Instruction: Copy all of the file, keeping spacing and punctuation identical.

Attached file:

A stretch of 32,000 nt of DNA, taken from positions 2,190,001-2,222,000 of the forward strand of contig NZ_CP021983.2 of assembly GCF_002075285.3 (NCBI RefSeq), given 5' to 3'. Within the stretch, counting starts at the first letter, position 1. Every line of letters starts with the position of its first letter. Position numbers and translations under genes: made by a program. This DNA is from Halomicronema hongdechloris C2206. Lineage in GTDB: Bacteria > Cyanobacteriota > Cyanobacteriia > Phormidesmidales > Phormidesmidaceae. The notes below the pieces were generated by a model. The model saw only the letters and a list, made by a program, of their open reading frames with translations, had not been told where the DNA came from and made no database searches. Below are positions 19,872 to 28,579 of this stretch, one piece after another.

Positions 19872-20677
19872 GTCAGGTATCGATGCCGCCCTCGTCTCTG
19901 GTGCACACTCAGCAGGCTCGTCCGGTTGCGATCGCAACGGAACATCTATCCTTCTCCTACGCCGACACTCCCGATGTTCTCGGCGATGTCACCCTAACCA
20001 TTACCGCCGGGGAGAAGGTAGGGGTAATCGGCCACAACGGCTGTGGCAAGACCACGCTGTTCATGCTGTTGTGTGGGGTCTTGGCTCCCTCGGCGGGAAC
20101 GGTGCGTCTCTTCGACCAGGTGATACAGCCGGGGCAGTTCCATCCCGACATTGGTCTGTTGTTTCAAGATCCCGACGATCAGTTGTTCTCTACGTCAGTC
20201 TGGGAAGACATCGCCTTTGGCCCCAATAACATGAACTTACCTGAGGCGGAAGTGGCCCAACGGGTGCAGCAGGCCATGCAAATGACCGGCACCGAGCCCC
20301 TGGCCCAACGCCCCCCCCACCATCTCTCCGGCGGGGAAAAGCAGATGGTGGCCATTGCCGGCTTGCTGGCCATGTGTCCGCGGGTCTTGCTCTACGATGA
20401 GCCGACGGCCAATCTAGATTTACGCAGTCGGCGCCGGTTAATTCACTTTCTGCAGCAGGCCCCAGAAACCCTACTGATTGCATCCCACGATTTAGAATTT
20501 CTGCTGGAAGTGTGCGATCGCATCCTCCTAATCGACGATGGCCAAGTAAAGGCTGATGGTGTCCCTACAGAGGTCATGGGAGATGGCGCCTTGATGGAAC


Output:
A stretch of 32,000 nt of DNA, taken from positions 2,190,001-2,222,000 of the forward strand of contig NZ_CP021983.2 of assembly GCF_002075285.3 (NCBI RefSeq), given 5' to 3'. Within the stretch, counting starts at the first letter, position 1. Every line of letters starts with the position of its first letter. Position numbers and translations under genes: made by a program. This DNA is from Halomicronema hongdechloris C2206. Lineage in GTDB: Bacteria > Cyanobacteriota > Cyanobacteriia > Phormidesmidales > Phormidesmidaceae. The notes below the pieces were generated by a model. The model saw only the letters and a list, made by a program, of their open reading frames with translations, had not been told where the DNA came from and made no database searches. Below are positions 19,872 to 28,579 of this stretch, one piece after another.

Positions 19872-20677
19872 GTCAGGTATCGATGCCGCCCTCGTCTCTG
19901 GTGCACACTCAGCAGGCTCGTCCGGTTGCGATCGCAACGGAACATCTATCCTTCTCCTACGCCGACACTCCCGATGTTCTCGGCGATGTCACCCTAACCA
20001 TTACCGCCGGGGAGAAGGTAGGGGTAATCGGCCACAACGGCTGTGGCAAGACCACGCTGTTCATGCTGTTGTGTGGGGTCTTGGCTCCCTCGGCGGGAAC
20101 GGTGCGTCTCTTCGACCAGGTGATACAGCCGGGGCAGTTCCATCCCGACATTGGTCTGTTGTTTCAAGATCCCGACGATCAGTTGTTCTCTACGTCAGTC
20201 TGGGAAGACATCGCCTTTGGCCCCAATAACATGAACTTACCTGAGGCGGAAGTGGCCCAACGGGTGCAGCAGGCCATGCAAATGACCGGCACCGAGCCCC
20301 TGGCCCAACGCCCCCCCCACCATCTCTCCGGCGGGGAAAAGCAGATGGTGGCCATTGCCGGCTTGCTGGCCATGTGTCCGCGGGTCTTGCTCTACGATGA
20401 GCCGACGGCCAATCTAGATTTACGCAGTCGGCGCCGGTTAATTCACTTTCTGCAGCAGGCCCCAGAAACCCTACTGATTGCATCCCACGATTTAGAATTT
20501 CTGCTGGAAGTGTGCGATCGCATCCTCCTAATCGACGATGGCCAAGTAAAGGCTGATGGTGTCCCTACAGAGGTCATGGGAGATGGCGCCTTGATGGAAC